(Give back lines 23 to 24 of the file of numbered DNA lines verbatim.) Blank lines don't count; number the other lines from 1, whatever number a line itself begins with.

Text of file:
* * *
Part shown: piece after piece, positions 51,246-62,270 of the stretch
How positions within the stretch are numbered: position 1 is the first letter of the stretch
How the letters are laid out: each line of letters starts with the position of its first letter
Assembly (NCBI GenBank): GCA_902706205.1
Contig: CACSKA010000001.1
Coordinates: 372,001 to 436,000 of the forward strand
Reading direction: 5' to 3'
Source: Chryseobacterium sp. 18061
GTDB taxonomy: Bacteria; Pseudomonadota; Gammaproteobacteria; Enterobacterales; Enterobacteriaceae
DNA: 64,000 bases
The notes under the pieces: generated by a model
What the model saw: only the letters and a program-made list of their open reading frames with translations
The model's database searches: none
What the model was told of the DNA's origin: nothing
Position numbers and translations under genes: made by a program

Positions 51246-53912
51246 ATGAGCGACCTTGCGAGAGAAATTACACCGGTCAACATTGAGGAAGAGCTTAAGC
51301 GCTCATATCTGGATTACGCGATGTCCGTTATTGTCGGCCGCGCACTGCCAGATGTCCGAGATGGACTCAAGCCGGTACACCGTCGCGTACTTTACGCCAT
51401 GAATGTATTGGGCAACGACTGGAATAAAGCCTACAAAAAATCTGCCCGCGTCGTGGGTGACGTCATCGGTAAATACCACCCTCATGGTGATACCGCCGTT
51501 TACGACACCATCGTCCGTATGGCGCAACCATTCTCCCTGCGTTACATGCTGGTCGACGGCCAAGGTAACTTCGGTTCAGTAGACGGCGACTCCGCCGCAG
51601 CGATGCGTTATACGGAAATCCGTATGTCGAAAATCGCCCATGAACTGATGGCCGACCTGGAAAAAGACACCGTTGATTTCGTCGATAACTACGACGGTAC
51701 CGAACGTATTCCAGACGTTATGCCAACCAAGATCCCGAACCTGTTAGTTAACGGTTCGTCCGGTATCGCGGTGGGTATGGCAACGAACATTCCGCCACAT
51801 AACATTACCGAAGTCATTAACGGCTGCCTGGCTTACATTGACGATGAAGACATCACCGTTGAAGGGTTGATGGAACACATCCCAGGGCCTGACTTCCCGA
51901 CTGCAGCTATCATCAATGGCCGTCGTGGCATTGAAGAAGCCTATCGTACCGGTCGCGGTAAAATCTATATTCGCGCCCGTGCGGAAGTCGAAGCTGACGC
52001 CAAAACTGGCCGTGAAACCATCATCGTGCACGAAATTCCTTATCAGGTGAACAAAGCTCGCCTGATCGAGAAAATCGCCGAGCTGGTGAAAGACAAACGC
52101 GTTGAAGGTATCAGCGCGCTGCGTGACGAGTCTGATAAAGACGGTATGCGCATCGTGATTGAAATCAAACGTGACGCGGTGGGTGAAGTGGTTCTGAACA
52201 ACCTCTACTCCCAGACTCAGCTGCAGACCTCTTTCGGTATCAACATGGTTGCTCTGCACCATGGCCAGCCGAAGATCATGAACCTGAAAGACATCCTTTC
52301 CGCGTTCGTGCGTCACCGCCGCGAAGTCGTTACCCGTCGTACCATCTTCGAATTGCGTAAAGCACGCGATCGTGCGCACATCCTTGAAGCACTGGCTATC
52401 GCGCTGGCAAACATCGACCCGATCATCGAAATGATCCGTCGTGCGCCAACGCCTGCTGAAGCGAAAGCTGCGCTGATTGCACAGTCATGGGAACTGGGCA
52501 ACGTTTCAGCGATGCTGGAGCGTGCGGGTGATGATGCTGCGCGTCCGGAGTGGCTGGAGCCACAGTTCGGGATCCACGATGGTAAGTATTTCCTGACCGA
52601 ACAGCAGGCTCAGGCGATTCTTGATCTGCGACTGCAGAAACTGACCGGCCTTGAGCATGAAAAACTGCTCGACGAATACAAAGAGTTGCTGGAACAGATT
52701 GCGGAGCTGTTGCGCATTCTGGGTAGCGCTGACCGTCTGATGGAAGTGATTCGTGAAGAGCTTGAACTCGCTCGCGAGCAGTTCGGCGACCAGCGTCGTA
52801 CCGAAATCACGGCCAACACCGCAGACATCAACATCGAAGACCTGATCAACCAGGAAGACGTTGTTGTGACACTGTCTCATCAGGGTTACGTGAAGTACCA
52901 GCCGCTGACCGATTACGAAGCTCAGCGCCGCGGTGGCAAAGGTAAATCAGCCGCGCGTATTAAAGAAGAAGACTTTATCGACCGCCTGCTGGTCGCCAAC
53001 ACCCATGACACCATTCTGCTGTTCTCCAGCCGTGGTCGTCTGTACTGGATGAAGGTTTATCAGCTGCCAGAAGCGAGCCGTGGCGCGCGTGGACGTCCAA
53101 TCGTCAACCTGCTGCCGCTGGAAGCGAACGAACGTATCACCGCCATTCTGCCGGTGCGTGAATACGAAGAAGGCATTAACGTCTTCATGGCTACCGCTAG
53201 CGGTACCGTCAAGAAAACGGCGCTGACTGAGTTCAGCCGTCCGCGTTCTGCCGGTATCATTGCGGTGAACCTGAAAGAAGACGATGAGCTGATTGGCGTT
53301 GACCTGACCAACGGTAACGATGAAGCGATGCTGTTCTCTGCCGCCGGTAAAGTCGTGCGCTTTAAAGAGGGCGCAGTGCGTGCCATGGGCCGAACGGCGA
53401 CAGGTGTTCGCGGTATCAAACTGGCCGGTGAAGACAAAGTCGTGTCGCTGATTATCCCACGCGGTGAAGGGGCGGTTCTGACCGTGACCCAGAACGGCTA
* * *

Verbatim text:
51801 AACATTACCGAAGTCATTAACGGCTGCCTGGCTTACATTGACGATGAAGACATCACCGTTGAAGGGTTGATGGAACACATCCCAGGGCCTGACTTCCCGA
51901 CTGCAGCTATCATCAATGGCCGTCGTGGCATTGAAGAAGCCTATCGTACCGGTCGCGGTAAAATCTATATTCGCGCCCGTGCGGAAGTCGAAGCTGACGC